I photograph gravestones carved in the 1700s. Most are in the sun but many are beneath fully leafed-out trees and won't see the sun 'till fall. To photograph those, I recently purchased a Speedlight 700 expecting to use it hand-held off the camera. I thought I could trigger this flash by a radio signal from the camera but the occasionally intelligible user's manual is not helpful. I'm not even sure I can trigger the unit with the on-camera flash.
I found Darrell Young's manual on the D5000 invaluable bu it does not explain how to use the flash remotely. What is a good resource? How do I use this damned thing?
#1. "RE: Flash and the D5000" In response to Reply # 0 Tue 21-Jun-11 11:30 PM by aolander
Nikon's flash system uses the camera's built-in flash or an external flash or commander unit as a "commander" to control other flash units via IR light, i.e. the system does not use radio signals. I don't believe the D5000's built-in flash can act as a commander. You would have to use a remote cord such as the SC-29 (or others) to use the flash off-camera.
#2. "RE: Flash and the D5000" In response to Reply # 1
Aye, there's the rub. The SC-29 cord is a bit short of 2 m. Light on these stones provides the best modeling at about 15 degrees which means the camera is on a tripod and the light is held above the stone, close to the plane of the stone, and commonly 2-3 m away from the camera.
I had a kludge on a coolpix 8700 that involved a Rube Goldberg contraption on the pop-up flash that held a photocell on the end of a 4 m flash extension cord. It sort-of worked but it is Arizona and I am in Boston where the graveyards are.
I'm still in a quandary having spent $330 on something I may not be able to use.
#3. "RE: Flash and the D5000" In response to Reply # 2 Wed 22-Jun-11 07:12 AM by MEMcD
If you want, you can use the Speedlight built into your D5000 in Manual flash mode to trigger the remote SB-700 set in SU-4 remote mode (Manual flash control). You should also set the camera in Manual exposure mode as well as SU-4 mode is an optical slave that will trigger the remote when it detects the flash from your cameras built in Speedlight. Be sure that you point the sensor on the SB-700 towards the built in Speedlight to maximize the range in daylight conditions. Good Luck and Enjoy your Nikons!
#5. "RE: Flash and the D5000" In response to Reply # 3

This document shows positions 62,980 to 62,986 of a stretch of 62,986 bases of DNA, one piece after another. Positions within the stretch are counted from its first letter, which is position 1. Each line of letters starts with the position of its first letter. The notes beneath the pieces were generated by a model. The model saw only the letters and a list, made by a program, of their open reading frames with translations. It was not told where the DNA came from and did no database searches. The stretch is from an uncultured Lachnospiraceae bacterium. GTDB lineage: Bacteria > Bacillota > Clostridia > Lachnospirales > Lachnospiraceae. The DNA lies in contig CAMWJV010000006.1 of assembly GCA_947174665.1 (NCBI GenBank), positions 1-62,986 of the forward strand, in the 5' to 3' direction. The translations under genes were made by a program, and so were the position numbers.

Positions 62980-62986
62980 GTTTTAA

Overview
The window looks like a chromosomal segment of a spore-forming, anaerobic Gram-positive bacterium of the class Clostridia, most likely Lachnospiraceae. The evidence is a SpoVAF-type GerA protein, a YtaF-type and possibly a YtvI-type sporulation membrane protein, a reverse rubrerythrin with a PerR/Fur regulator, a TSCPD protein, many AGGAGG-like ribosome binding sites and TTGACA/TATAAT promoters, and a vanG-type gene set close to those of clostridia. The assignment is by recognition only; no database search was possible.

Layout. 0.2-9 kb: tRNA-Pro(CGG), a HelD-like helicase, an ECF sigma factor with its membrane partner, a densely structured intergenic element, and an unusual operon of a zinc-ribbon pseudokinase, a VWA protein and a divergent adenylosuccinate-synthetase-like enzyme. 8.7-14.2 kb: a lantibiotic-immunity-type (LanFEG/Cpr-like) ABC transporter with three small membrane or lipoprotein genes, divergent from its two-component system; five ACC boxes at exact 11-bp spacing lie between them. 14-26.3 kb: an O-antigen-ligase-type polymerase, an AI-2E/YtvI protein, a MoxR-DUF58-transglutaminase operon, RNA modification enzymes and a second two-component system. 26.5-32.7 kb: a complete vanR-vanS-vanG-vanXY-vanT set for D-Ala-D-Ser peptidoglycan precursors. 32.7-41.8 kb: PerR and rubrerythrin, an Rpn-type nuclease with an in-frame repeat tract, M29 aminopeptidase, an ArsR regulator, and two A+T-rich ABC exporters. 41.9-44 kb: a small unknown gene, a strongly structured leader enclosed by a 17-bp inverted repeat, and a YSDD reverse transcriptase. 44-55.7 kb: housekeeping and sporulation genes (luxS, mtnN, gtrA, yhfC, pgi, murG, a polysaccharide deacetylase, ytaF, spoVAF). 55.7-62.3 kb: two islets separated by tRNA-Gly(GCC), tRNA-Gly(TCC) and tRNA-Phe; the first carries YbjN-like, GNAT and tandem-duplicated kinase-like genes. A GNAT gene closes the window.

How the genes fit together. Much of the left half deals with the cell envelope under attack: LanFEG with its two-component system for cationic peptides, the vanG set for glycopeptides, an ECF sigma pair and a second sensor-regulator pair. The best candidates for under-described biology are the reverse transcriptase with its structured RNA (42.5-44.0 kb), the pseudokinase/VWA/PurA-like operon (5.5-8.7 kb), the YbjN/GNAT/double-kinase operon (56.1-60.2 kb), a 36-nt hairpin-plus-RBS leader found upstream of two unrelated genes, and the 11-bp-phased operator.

OK. Good idea. I went out into Cambridge Common Burial Ground on a gray New England day, found a stone under a big tree, and did some experiments. Results were irregular but I have a fundamental problem. I cannot let the camera flash hit the stone. Straight-on light is flat and detail is lost. Ideally, illumination should come from 10-20 degrees "above" the face of the stone casting the carving in strong side light.
I used a wide piece of tape and a credit card to shield the flash and point the light up, away from the stone face. But I found that the slave flash would only fire within about 1.5 m of the camera. I used numerous readjustments to try to get the slave to fire from further away but to no avail.
Does anybody else have my problems? ...or a solution?
#6. "RE: Flash and the D5000" In response to Reply # 5
Did you have the built in Speedlight set to fire at 1/32nd Power or 1/16th Power? If the built in Speedlight was set to a low power setting, and the Remote SB-700 at or near Full Power, the contribution of the built in Speedlight should be minimal unless you are very close to the tombstone. If you are close enough to the tombstone that the built in Speedlight is contributing to the exposure you could try using an IR3IG in the cameras hotshoe to convert the white light from the built in Speedlight to Infra Red light. Using optical slaves in daylight conditions can result in distance problems. Are you using the tilt and twist features to orient the SB-700's optical sensor to be aimed directly at the built in Speedlight on your D5000? See pages D-23 and D-25 in the SB-700 Users Manual. Good Luck and Enjoy your Nikons!